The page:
Enormous Yes explore home truths about the home front in The Forbidden Experiment

Rob Jones and Michael John O’Neill explore language deprivation experiments in WWII

Enormous Yes explore home truths about the home front in The Forbidden Experiment

both Rob Jones and Michael John O’Neill – collectively known as Enormous Yes – have plenty of theatrical form. O’Neill was one of the Traverse Fifty writers, and Jones was a key member of underground performance troupe Flatrate, before going on to work with the National Theatre of Scotland and Òran Mór’s A Play, a Pie and a Pint series. Previous outings from the duo have examined dishonesty and complicity in grassroots politics, and messed around with the traditional format of theatre, staging one show in a boardroom.

The Forbidden Experiment began as a study of James IV’s 1493 attempt to discover humanity’s original language, through the unethical abandoning of two babies on the island of Inchkeith to grow up without hearing a human voice. Investigating the island, via a freedom of information request, Enormous Yes discovered that the Ministry of Defence also had an interest in the effects of language deprivation.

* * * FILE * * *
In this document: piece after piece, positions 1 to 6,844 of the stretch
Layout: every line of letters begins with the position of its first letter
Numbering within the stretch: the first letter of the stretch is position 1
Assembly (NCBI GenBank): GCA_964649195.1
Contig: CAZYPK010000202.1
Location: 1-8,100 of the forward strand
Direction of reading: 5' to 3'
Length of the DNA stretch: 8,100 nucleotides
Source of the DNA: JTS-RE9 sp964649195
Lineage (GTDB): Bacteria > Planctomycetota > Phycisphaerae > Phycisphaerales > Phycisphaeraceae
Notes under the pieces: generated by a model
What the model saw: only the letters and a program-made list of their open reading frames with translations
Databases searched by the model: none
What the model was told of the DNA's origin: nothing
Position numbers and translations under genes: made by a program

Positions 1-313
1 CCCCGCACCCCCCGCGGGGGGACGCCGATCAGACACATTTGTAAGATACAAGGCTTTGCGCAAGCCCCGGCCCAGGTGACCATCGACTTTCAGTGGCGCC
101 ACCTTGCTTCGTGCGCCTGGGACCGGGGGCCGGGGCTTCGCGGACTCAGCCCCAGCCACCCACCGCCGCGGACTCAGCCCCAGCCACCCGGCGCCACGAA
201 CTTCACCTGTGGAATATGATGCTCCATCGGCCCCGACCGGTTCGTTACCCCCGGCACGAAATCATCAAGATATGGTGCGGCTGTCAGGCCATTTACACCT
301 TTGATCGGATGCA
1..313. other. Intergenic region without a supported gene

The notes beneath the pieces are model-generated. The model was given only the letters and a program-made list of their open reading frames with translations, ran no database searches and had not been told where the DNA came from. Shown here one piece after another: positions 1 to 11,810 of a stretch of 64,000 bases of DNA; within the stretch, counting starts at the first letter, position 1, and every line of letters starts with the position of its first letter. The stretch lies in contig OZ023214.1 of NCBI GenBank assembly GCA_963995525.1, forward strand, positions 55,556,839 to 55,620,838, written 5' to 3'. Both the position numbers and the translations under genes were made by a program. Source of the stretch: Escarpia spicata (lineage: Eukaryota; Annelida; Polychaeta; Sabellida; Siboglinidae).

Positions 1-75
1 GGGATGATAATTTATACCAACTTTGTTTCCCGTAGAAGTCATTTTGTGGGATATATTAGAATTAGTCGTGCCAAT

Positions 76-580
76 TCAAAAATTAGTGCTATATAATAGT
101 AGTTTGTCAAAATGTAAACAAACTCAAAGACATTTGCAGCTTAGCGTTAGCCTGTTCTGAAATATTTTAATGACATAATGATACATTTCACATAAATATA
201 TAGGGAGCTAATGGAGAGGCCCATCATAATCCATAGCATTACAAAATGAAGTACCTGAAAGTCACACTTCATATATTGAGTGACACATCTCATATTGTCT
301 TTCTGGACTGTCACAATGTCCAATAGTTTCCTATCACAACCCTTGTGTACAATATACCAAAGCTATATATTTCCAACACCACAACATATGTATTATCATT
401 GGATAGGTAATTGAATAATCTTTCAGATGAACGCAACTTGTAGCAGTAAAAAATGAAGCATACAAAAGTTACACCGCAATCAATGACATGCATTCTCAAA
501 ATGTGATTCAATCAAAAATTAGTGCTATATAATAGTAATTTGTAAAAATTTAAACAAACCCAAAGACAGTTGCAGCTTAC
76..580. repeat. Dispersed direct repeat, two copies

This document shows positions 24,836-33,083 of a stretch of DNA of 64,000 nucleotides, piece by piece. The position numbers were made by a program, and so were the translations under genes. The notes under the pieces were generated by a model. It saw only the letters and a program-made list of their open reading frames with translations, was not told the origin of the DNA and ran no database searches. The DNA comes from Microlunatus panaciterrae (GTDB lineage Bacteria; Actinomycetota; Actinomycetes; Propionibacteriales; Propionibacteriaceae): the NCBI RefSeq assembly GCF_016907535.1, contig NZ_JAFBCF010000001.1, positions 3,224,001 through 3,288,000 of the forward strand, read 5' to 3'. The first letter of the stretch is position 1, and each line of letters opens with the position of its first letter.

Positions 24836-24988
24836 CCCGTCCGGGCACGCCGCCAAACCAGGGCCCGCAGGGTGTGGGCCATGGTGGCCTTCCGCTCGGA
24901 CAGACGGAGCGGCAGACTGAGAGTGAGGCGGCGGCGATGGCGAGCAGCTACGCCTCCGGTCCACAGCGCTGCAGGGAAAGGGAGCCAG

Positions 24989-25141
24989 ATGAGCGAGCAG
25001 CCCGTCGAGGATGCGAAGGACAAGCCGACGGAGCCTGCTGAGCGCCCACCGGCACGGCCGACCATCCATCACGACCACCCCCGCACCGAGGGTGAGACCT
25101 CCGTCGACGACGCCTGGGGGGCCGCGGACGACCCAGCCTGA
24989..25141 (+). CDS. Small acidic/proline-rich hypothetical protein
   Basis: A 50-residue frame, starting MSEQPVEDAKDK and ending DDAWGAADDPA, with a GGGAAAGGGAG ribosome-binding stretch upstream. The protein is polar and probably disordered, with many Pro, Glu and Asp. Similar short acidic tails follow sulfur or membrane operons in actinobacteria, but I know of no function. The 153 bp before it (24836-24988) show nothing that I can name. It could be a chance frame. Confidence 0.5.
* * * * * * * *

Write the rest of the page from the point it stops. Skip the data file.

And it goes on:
The pair’s interest in using theatre as a place for exploring ideas led Jones and O’Neill to decide to use their Platform 18 award – given by the Arches to outstanding emerging creators – to reveal some home truths about the home front during WWII. Although the company are unwilling to reveal more before the production, they promise a shocking story of counter-intelligence and confusion.

The Arches, Glasgow, Tue 22–Fri 25 Apr; Traverse Theatre, Edinburgh, Thu 1–Sat 3 May.

The Forbidden Experiment

Enormous Yes present a piece exploring language deprivation and the forbidden acts that took place on the island of Inverleith by both King James IV of Scotland in 1493 and the British Army during WWII.


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